SB 1249 - By prohibiting the sale or promotion of any cosmetic if the final product or any components thereof have been tested on animals after the date of enactment, SB 1249 will bring California humane standards in line with the world’s highest. Still, the Act allows for two exceptions to the ban. The first exception is allowed where the animal testing was done as a requirement of the Federal Drug Administration or Department of Toxic Substance Control and there is no alternative method to evaluate a substantiated and serious specific human health problem associated with the cosmetic or component thereof that is in wide use and cannot be replaced with another cosmetic or component thereof capable of performing a similar function. The second exception, which allows animal testing of the cosmetic or component thereof that is conducted to comply with a formal requirement of a foreign regulatory authority and where such foreign regulatory authority requirements were in place prior to January 1, 2020, shall sunset on January 1, 2023, leaving California as the world leader in manufacturing and marketing of cruelty-free cosmetics.
SB 1272 - The underground economy takes its heaviest toll on hard working Californians of every stripe. Many workers go without basic rights and protections, law-abiding business owners are put at a competitive disadvantage, and consumer protections are threatened. Moreover, tax revenues are lost that could otherwise fund education, law enforcement, and infrastructure projects that benefit Californians who play by the rules.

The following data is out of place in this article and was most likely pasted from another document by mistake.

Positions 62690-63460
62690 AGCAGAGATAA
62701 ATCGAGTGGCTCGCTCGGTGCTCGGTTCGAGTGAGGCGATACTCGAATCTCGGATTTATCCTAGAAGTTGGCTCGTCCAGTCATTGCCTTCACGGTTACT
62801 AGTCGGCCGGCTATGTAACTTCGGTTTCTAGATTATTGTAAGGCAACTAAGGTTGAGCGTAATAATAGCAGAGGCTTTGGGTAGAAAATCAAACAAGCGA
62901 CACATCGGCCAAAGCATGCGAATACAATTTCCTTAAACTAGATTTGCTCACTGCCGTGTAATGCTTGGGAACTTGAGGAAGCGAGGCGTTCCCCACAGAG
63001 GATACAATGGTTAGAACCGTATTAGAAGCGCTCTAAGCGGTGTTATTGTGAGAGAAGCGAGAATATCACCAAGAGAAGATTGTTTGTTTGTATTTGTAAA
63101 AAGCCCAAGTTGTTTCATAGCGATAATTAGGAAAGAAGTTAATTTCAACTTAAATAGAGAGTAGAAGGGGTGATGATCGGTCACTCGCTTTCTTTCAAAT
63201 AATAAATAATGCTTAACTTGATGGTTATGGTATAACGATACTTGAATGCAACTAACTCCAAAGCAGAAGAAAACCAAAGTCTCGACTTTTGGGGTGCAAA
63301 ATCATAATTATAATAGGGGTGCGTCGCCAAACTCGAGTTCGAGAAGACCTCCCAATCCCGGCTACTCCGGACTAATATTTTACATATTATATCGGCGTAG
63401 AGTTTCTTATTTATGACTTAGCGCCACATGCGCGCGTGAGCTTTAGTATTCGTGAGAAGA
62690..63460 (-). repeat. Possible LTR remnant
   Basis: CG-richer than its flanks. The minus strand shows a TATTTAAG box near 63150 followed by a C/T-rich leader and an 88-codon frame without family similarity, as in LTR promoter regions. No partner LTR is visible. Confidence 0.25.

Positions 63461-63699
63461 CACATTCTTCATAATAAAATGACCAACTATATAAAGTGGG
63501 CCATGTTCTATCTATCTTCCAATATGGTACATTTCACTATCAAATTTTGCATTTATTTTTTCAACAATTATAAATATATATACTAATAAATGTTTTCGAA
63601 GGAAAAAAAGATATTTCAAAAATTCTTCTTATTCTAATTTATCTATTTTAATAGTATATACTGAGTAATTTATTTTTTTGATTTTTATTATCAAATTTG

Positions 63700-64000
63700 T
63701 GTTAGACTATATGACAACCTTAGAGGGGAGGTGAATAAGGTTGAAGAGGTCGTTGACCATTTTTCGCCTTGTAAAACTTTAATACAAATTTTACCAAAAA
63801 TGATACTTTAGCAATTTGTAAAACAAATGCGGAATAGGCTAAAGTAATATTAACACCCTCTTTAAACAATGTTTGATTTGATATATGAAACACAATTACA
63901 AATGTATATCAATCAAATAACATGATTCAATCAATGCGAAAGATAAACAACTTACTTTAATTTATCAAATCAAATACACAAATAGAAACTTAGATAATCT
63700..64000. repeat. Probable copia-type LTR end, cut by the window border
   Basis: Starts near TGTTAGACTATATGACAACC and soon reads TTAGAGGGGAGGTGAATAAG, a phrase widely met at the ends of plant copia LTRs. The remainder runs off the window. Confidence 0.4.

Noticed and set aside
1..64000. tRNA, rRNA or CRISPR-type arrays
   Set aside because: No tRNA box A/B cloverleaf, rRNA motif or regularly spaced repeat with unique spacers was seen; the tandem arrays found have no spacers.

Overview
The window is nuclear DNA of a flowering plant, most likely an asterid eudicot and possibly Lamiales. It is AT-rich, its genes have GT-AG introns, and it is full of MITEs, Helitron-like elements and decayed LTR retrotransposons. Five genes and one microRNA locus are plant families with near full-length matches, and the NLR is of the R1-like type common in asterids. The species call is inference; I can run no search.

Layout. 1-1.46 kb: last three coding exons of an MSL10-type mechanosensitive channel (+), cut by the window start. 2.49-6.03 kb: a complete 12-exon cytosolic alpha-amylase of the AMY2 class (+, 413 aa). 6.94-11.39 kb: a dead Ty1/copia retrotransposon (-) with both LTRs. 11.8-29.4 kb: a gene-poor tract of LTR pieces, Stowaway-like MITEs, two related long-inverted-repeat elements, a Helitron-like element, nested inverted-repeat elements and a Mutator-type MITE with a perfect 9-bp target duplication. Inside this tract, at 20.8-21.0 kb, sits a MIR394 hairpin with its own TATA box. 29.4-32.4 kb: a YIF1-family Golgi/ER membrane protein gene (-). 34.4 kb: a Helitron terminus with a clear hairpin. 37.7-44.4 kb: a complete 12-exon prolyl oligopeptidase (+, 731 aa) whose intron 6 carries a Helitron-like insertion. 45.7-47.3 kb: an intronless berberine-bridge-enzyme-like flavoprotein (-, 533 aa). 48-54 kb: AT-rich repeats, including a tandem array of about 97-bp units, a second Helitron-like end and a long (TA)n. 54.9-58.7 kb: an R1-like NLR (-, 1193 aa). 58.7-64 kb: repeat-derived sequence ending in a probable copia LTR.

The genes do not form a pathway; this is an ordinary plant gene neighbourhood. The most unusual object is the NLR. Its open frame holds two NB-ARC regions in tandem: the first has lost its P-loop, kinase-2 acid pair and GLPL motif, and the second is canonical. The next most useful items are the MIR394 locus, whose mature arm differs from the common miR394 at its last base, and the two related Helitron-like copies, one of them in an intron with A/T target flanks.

To strengthen the state’s efforts to combat the underground economy, SB 1272 would permanently establish the Tax Recovery and Criminal Enforcement (TRaCE) Task Force, and enhance the program with law enforcement teams in every major metropolitan region in the state.
SB 1307 - SB 1307 provides a legislative remedy authorizing the HSRA the same series of statutory exemptions enjoyed by other similarly situated state entities, such as Caltrans, Department of Water Resources and the University of California, each of which have responsibilities comparable to those of the HSRA in the delivery of large multi-parcel projects. This would allow the HSRA to exercise greater independence over its acquisition power, resulting in both direct savings in time and the freeing up of significant state resources at other state offices currently working to accommodate its considerable property acquisition needs. The key oversight role will remain with PWB as the entity responsible for overseeing and approving the HSRA use of eminent domain.